The GDPR is an evolution of the existing law. If you are already complying with the terms of the Data Protection Act 1998, and have an effective data governance programme in place, then you are already well on the way to being ready for the GDPR. For more information, check out our resources above.
Do I need to appoint a data protection officer (DPO)?
Under the GDPR, you must appoint a DPO if you:
- are a public authority (except for courts acting in their judicial capacity);
- carry out large scale systematic monitoring of individuals (for example, online behaviour tracking); or
- carry out large scale processing of special categories of data or data relating to criminal convictions and offences.
You may appoint a single data protection officer to act for a group of companies. Any organisation is able to appoint a DPO. Regardless of whether the GDPR obliges you to appoint a DPO, you must ensure your organisation has sufficient staff and skills to discharge your obligations under the GDPR.
I don’t process any personal data but my Google/Mailchimp/SalesForce etc. system does.
The GDPR would call these systems third party data processors. They are processing the data controller’s data on their behalf. Most (but certainly not all) of these systems are run by US-based companies who should be going through the process of becoming GDPR-compliant as well.
US companies should also be Privacy Shield compliant. The US Privacy Shield framework has been co-developed by the US Department of Commerce and the European Commission to provide mechanisms to protect the flow of personal data between the EU and the US.
Will GDPR affect my existing data?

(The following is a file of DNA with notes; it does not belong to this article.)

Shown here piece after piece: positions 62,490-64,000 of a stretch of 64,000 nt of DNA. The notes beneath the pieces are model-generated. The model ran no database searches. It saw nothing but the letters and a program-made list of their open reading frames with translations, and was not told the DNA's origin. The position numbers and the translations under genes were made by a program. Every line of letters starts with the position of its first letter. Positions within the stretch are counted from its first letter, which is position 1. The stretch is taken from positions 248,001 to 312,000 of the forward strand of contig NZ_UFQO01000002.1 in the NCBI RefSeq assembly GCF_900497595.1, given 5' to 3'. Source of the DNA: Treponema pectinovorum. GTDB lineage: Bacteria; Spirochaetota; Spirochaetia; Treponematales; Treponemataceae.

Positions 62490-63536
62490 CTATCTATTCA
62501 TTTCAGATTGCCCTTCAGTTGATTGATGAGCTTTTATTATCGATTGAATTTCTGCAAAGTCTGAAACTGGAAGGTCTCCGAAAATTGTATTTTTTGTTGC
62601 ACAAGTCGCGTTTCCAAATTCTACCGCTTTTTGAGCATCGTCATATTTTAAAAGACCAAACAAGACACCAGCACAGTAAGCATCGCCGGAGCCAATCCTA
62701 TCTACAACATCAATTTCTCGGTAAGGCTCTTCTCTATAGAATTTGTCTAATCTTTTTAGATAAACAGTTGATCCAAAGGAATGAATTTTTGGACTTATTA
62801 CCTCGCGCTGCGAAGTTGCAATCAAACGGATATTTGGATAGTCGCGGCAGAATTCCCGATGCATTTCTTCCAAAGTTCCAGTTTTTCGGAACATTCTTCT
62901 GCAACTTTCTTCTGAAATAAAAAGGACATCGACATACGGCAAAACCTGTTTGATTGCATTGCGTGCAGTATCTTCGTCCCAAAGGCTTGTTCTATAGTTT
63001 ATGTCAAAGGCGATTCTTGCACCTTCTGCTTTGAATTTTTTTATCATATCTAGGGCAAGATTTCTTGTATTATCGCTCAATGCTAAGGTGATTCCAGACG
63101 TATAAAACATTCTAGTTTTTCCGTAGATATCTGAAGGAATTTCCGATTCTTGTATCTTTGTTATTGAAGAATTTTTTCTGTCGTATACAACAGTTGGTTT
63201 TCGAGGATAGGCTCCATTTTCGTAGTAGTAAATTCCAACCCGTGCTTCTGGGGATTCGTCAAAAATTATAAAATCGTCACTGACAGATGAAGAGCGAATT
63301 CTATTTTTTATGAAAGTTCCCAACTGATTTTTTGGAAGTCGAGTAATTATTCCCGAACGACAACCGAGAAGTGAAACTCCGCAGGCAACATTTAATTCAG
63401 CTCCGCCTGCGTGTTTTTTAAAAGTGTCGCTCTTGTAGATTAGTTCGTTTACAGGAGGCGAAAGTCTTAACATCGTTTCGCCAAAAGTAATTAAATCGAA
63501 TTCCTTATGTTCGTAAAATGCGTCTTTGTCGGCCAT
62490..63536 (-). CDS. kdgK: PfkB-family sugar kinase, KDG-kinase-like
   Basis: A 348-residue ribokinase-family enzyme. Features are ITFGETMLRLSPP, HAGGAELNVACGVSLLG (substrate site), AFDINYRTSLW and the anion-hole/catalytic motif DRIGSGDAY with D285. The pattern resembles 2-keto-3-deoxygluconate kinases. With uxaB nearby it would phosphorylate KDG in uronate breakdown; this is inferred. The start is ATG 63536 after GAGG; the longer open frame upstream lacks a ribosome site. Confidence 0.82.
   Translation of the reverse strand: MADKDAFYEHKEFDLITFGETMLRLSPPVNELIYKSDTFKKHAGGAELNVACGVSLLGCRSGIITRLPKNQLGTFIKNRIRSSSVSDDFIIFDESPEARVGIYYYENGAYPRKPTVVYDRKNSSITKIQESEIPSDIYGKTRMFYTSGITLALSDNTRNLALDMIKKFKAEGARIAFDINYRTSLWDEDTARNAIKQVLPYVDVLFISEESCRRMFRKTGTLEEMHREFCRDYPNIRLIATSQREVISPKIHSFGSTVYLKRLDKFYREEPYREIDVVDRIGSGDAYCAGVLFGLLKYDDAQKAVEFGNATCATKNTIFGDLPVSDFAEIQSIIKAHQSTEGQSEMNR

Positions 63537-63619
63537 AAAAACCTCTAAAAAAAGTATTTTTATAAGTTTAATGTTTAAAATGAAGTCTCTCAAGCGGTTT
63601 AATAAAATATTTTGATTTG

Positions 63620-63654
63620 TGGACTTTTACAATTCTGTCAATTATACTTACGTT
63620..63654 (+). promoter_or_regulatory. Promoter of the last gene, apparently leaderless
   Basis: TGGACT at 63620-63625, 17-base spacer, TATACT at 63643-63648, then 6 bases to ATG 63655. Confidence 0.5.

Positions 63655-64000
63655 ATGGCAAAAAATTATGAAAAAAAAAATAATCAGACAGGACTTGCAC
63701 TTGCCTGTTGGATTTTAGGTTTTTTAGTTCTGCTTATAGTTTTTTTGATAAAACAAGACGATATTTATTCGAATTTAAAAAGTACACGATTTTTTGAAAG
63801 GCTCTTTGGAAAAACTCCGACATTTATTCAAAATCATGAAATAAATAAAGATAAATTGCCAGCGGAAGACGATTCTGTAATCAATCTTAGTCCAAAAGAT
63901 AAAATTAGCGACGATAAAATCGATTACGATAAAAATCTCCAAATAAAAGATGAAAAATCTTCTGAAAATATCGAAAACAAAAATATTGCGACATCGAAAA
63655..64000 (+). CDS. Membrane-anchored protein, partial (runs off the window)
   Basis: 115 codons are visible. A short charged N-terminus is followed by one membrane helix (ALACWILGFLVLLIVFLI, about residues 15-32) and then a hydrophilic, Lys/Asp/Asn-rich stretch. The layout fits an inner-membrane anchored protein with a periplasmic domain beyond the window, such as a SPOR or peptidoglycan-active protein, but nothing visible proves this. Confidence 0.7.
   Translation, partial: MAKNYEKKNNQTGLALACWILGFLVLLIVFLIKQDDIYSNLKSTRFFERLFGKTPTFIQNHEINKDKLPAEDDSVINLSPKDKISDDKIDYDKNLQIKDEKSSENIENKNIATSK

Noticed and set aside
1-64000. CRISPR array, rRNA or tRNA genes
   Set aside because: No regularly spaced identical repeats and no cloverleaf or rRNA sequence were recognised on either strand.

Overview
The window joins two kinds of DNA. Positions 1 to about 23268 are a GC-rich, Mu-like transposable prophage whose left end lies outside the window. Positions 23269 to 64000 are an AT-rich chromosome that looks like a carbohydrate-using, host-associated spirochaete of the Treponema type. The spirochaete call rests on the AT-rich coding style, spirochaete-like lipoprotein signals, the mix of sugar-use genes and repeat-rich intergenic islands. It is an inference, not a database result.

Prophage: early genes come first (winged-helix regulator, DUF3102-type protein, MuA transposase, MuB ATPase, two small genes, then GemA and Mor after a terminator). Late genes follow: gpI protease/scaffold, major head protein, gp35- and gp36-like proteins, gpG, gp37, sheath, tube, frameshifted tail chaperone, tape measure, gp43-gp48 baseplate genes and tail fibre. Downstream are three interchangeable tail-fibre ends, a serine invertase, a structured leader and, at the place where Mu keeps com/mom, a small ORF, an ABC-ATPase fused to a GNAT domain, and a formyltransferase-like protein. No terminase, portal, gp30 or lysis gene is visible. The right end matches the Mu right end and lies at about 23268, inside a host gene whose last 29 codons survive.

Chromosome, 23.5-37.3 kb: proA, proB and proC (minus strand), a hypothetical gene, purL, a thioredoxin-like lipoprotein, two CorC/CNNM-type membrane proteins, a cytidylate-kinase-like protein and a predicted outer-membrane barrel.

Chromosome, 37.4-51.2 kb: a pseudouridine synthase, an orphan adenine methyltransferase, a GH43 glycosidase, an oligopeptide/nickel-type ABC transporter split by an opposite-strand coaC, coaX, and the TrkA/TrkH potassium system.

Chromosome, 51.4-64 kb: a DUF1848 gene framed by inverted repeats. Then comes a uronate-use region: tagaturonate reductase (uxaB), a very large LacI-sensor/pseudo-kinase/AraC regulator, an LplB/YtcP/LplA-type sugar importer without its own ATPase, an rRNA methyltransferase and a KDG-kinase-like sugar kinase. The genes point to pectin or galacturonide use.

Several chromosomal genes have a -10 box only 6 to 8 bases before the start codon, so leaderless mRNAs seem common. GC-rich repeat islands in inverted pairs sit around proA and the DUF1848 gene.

GDPR will impact the way you use that data in your marketing, but it won’t have a direct impact on that data itself. The law affects the things that surround your data, such as how you are handling and protecting it.
Am I about to lose my email database?
The new regulation states that you must make your withdrawal process clear; it needs to be as easy to withdraw consent as it is to give it. This doesn’t necessarily mean you’re going to lose your customers. It just means you’re going to have to be honest about your processes.
Ultimately the GDPR will help you refine your database, creating a higher quality list of genuinely interested customers.
I already use opt-in marketing. Am I compliant?
In order to be compliant with GDPR, you need consent from the people whose data you have or process. So, if you purchased your email marketing data from a third party, odds are you didn’t ask for their permission. In this case, you need to make those people aware that yourou have their data. You can do this through a double opt-in process.
Double opt-in marketing is an additional step added to the subscribing process. Anyone who registers to recieve your emails will now have to confirm that they do, in fact, want to register.
This is done by following a link that is emailed to them after the first opt-in stage. The second stage, clicking the link, confirms the identity of the person and counts as a “positive opt-in” under the regulations.
How will GDPR affect e-commerce businesses?
E-commerce businesses hold more sensitive information than other industries, so the security of your business should be at the forefront of your mind. The GDPR are very clear about how businesses should be storing and accessing their data.
My firm employs fewer than 250 people. Am I exempt from the GDPR?
You have to comply with the GDPR regardless of your size, if you process personal data. Size is a factor in a range of areas including the requirement to maintain records of processing, but you must still be compliant.
So what next?
Contact us today and find out how we can help you.